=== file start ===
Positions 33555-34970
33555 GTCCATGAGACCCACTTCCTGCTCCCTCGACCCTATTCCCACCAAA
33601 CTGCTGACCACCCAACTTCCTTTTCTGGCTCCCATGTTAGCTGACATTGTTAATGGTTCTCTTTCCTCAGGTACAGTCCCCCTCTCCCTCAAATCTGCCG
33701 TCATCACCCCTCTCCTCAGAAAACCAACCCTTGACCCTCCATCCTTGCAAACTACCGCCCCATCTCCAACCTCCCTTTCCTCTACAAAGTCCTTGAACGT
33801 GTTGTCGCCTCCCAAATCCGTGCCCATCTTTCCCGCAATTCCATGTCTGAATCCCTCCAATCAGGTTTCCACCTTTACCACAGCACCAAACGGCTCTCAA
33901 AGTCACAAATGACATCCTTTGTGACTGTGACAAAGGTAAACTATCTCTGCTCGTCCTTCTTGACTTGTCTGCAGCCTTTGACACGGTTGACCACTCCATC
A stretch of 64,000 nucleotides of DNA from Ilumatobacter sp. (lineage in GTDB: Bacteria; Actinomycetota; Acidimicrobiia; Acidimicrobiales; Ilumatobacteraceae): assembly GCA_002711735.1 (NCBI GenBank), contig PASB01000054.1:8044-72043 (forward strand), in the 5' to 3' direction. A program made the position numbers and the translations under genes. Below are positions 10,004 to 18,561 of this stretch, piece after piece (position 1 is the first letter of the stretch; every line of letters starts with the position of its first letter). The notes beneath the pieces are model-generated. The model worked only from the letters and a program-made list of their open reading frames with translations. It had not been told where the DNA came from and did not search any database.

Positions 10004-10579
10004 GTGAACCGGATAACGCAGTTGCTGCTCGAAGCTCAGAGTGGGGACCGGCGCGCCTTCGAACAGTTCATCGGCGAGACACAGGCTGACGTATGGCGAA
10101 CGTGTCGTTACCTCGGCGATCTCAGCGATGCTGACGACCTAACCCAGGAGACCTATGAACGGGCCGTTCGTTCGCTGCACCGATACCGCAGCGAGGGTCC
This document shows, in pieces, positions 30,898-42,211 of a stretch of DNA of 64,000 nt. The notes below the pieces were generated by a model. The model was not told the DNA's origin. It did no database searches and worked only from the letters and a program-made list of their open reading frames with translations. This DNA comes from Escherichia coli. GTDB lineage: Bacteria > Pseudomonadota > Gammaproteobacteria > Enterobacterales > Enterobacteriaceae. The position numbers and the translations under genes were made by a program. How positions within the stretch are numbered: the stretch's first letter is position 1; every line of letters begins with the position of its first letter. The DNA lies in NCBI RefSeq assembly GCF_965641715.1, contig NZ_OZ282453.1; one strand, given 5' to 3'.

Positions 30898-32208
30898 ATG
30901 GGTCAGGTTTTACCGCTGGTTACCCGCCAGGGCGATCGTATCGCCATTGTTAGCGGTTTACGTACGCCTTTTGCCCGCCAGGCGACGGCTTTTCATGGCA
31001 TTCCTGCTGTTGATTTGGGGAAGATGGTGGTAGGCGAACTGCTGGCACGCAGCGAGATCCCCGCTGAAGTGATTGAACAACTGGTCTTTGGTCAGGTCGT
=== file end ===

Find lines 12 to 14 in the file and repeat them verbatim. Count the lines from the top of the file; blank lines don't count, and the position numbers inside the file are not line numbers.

Positions 30898-32208
30898 ATG
30901 GGTCAGGTTTTACCGCTGGTTACCCGCCAGGGCGATCGTATCGCCATTGTTAGCGGTTTACGTACGCCTTTTGCCCGCCAGGCGACGGCTTTTCATGGCA